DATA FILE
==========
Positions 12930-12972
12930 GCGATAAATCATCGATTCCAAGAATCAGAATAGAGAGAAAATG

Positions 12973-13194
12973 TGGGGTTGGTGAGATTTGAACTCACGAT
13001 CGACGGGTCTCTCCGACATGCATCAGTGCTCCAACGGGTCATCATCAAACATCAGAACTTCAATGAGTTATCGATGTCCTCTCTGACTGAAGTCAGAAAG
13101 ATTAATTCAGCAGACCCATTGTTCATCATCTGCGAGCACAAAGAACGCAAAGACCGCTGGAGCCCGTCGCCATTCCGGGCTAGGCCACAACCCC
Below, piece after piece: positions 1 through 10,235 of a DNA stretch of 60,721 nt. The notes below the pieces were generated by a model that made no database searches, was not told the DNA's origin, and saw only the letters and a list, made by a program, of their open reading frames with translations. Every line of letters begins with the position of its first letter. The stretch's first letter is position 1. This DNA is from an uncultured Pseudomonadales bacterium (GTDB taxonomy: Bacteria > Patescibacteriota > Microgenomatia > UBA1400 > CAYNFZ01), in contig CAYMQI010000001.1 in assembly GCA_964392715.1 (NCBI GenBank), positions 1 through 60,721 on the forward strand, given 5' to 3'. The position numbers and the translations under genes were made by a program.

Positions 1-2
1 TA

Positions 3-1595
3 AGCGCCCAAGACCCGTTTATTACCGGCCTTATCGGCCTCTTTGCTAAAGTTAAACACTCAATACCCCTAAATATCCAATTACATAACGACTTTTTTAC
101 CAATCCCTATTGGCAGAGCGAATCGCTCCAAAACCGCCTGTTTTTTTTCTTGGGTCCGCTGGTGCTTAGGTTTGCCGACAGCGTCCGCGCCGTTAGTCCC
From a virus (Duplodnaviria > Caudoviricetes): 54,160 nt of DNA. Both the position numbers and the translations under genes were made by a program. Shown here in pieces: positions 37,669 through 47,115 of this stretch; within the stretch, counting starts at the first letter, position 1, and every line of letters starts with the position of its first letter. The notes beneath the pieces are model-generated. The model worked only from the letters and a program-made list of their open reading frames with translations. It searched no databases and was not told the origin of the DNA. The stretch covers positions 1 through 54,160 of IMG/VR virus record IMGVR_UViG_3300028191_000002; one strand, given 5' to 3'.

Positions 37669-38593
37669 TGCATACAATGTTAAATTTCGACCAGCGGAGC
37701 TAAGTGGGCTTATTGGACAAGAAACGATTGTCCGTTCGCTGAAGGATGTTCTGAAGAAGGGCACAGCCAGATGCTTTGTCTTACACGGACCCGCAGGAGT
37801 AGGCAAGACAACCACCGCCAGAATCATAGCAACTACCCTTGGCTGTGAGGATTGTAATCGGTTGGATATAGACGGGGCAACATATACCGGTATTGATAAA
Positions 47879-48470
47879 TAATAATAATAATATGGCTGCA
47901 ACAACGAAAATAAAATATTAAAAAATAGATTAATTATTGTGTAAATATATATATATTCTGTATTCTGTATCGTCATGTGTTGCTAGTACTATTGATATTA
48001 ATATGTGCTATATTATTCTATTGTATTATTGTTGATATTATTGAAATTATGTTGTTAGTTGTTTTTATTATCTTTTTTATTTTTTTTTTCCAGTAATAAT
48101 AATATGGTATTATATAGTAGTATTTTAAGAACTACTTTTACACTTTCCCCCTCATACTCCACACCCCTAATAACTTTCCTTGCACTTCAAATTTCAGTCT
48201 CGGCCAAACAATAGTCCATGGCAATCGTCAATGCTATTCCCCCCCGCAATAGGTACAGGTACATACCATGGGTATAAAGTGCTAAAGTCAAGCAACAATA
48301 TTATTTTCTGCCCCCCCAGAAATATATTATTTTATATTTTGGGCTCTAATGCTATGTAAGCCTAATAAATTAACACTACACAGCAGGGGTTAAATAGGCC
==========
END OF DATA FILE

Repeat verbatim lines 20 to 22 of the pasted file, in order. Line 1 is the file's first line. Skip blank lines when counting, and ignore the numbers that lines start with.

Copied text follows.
47901 ACAACGAAAATAAAATATTAAAAAATAGATTAATTATTGTGTAAATATATATATATTCTGTATTCTGTATCGTCATGTGTTGCTAGTACTATTGATATTA
48001 ATATGTGCTATATTATTCTATTGTATTATTGTTGATATTATTGAAATTATGTTGTTAGTTGTTTTTATTATCTTTTTTATTTTTTTTTTCCAGTAATAAT
48101 AATATGGTATTATATAGTAGTATTTTAAGAACTACTTTTACACTTTCCCCCTCATACTCCACACCCCTAATAACTTTCCTTGCACTTCAAATTTCAGTCT